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The correlates and consequences of multimorbidity in Singapore

Tristan Manalac
23 Nov 2019
More stay-home care and support from the community will be provided to elderly residents of other districts.

Individuals who are older, female, of lower socioeconomic status and who suffer from mental disorders are more likely to experience increasing multimorbidity, according to a recent Singapore study.

“These findings emphasize the association between multimorbidity and sociodemographic factors,” said researchers. “Healthcare policies need to take sociodemographic factors into account when tackling multimorbidity in a population.”

Accessing the deidentified Singapore Eastern Regional Health System database, researchers identified 1,181,024 individuals (mean age, 39.6±22.1 years; 51.2 percent female) for inclusion in the present population-based cross-sectional study. More than a quarter (26.2 percent) had multimorbidity, which was defined as the presence of two or more chronic conditions. [JAMA Netw Open 2019;2:e1915245]

Multimorbidity occurred at a higher frequency in females than in males (26.8 percent vs 25.6 percent). Only 2.9 percent of the study population had both physical and mental diseases.

Age also emerged as a potential predictor of multimorbidity. The mean number of chronic diseases increased with age, such that more than half of the participants had at least one chronic condition by 50 years. A similar proportion was positive for multimorbidity by 60 years of age.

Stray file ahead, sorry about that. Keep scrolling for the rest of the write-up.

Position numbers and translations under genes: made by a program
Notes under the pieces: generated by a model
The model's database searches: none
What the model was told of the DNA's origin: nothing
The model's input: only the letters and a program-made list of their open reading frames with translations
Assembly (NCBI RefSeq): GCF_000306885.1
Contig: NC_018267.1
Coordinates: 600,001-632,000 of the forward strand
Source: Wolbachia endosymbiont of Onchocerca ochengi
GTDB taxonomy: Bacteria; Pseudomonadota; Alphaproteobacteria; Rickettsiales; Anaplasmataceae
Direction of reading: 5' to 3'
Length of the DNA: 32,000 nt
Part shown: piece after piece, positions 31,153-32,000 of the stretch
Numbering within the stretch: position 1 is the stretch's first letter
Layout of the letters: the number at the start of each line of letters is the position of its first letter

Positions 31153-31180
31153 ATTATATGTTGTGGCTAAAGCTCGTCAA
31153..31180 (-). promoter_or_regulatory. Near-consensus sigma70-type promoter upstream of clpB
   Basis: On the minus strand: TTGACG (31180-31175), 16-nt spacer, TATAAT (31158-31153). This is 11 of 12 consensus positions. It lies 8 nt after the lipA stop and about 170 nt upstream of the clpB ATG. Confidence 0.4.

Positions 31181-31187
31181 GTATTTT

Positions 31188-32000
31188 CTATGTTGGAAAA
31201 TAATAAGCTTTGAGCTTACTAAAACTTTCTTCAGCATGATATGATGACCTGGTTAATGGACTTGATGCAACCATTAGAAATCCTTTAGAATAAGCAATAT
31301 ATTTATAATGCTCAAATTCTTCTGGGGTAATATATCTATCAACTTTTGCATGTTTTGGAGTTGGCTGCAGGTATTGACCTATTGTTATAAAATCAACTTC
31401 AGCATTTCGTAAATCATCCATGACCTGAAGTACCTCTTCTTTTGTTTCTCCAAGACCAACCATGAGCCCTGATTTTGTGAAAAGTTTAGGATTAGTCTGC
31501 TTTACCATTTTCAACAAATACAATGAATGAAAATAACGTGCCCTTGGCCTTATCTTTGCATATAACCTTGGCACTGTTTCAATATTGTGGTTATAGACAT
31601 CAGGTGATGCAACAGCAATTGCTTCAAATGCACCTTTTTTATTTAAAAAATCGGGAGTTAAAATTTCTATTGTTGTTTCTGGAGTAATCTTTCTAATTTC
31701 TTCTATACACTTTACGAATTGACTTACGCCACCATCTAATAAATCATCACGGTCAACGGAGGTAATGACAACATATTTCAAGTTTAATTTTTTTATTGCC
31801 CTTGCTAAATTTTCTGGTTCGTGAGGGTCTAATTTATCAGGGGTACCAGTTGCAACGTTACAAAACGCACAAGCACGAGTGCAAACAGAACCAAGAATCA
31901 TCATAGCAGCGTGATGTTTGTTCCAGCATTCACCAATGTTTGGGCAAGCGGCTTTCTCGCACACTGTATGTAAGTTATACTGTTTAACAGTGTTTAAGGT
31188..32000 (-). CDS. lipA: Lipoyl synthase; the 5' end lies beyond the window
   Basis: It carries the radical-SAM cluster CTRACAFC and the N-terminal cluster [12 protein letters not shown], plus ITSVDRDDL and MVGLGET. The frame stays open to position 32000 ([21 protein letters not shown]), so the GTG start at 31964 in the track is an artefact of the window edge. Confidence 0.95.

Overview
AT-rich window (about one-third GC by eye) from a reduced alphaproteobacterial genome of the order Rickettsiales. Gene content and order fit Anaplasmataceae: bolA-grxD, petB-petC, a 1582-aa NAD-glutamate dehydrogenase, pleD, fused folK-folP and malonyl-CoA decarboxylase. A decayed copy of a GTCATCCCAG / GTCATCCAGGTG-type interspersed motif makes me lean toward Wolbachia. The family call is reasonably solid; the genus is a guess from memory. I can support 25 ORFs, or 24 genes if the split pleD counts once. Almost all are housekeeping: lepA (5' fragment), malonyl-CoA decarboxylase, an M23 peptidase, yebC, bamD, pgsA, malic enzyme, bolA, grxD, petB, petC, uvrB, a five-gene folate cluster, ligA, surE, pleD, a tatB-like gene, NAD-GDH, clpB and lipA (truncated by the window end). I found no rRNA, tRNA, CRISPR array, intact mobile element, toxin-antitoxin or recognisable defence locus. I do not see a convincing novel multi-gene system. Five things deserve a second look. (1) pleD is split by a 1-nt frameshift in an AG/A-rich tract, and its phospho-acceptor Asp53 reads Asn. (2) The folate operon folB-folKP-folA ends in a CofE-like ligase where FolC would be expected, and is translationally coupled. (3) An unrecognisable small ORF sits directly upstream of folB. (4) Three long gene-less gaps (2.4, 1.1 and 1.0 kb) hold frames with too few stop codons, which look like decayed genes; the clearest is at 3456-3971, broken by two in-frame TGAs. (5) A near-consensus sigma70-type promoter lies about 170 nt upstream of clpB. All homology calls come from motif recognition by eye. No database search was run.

An inverse effect was observed for socioeconomic status. Multimorbidity was reported in 41.6 percent of participants in the low socioeconomic bracket, more than twice that in the high bracket (20.1 percent). The prevalence of multimorbidity in participants 40–60 years of age in the lowest socioeconomic bracket was similar to their high-status counterparts who were 10 years older.

Mental health was likewise an important consideration for multimorbidity. The two shared a direct proportionality which was mediated by socioeconomic status. That is, mental health issues were significantly more prevalent among those in the lower brackets (5.2 percent vs 2.1 percent; p<0.001), in accordance with excess multimorbidity burden.

Females were also more likely than males to have mental health conditions, reflecting the sex-based asymmetry in multimorbidity burden.

“Such an understanding of the epidemiologic characteristics and the implications of multimorbidity is necessary for better risk stratification of multimorbidity, integrated coordination of multiple appointments for patients and more effective communication among healthcare professionals to better manage patients’ varied clinical needs,” said the researchers.

Aside from sociodemographic determinants, the researchers also determined the impact of multimorbidity on healthcare use. Those with diabetes and renal disease, for example, had the highest polyclinic comorbid care costs. Angina with renal disease comorbidities was associated with the highest emergency department costs.

Patients suffering from osteoarthritis-related chronic conditions and asthma incurred the greatest general practitioner visit costs. The highest specialist outpatient costs were recorded in patients with comorbid cancer and chronic kidney disease.

Overall, “[t]hese findings suggest that holistic management of multimorbidity is warranted, and care must be customized to meet the needs of patients with different multimorbidity patterns,” the researchers said.

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Most Read Articles
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